According to recent claims, some of the very poorest people in society cannot actually afford to die, simply because of the rising cost of funerals.
A recent study suggests that the average cost of dying – including funeral, burial or a cremation and state administration is just over £7’500. This shows a rise of over 7% since 2013.
Based on this figure they have gone further to suggest that over 100’000 people in the UK will actually struggle to pay for a funeral in 2014.
The study was conducted at the University of Bath for Policy Research and its findings have suggested that the Government should review of the system of state support for funeral costs.
In recent years, there have been very low mortality rates for England and Wales, but this has not had any impact on the overall cost of burial in the UK, which is expected to increase further over the next five or so years.
The price of a standard funeral, which would include non-discretionary fees and a burial or cremation, is £3,456, with the extras like a memorial, flowers and catering being at about £2000. With the discretionary estate admin fees now at an all-time high of of £2,160, it’s easy to see why funerals are becoming more costly.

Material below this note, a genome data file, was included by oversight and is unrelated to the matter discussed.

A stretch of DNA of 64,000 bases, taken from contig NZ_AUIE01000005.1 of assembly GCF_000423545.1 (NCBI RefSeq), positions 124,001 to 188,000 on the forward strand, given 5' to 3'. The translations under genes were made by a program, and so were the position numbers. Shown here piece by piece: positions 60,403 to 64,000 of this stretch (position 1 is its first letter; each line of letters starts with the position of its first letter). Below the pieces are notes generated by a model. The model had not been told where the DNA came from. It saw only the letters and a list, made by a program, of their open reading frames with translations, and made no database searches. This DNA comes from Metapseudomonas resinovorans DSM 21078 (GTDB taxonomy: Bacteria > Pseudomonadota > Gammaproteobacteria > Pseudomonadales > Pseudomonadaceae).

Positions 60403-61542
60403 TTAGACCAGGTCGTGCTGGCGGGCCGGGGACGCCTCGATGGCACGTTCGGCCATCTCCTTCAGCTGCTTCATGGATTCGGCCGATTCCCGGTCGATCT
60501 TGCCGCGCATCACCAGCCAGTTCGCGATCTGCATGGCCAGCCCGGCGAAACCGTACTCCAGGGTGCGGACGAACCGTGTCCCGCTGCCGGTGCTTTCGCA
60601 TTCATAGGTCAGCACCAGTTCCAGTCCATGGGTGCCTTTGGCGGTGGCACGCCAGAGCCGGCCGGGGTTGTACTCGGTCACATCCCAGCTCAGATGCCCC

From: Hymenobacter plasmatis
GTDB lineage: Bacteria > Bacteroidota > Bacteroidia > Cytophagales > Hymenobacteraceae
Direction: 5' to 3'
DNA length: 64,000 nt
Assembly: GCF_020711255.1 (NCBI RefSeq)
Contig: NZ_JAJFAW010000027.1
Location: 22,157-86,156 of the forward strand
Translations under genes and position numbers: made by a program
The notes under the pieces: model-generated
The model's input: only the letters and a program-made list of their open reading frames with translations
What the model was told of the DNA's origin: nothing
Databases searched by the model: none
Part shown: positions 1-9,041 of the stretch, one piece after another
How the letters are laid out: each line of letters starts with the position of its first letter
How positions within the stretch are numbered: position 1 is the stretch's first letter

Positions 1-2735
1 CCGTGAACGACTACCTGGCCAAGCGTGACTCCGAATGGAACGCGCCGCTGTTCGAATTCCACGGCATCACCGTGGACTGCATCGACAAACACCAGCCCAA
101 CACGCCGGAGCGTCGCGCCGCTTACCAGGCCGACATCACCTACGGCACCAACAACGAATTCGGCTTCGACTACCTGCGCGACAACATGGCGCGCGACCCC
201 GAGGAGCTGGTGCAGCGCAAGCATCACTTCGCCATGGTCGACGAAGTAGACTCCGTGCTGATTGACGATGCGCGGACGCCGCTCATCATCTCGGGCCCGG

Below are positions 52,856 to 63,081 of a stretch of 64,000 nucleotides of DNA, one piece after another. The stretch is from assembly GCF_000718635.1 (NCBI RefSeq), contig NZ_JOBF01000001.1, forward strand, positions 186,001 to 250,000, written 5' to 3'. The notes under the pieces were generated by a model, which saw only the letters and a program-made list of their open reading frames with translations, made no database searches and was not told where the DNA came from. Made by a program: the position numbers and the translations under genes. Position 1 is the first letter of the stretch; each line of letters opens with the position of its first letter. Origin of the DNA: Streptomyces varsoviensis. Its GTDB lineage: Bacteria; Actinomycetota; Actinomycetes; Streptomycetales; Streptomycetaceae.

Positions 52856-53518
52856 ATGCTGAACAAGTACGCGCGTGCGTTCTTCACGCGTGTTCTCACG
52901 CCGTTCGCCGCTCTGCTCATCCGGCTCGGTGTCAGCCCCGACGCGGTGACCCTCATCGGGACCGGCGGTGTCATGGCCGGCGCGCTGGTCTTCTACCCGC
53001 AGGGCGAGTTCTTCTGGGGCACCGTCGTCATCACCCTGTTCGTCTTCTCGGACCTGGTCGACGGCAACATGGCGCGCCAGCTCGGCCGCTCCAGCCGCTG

Obviously for lower income families this causes a significant problem. However, this could be alleviated with even a low amount of life insurance, which could lessen the financial impact of a funeral on the family finances.
While talk of funerals may well seem a negative thing, it’s perhaps time for us all to be more open about dying and how we will deal with it when it comes, so that we are better prepared for it all.
Life insurance cannot replace a loved one but it can help pay funeral costs when the time comes and with rates being as low as £10 or so a month, now could be a good time to get cover and save your family financial strain at what will be a very difficult time.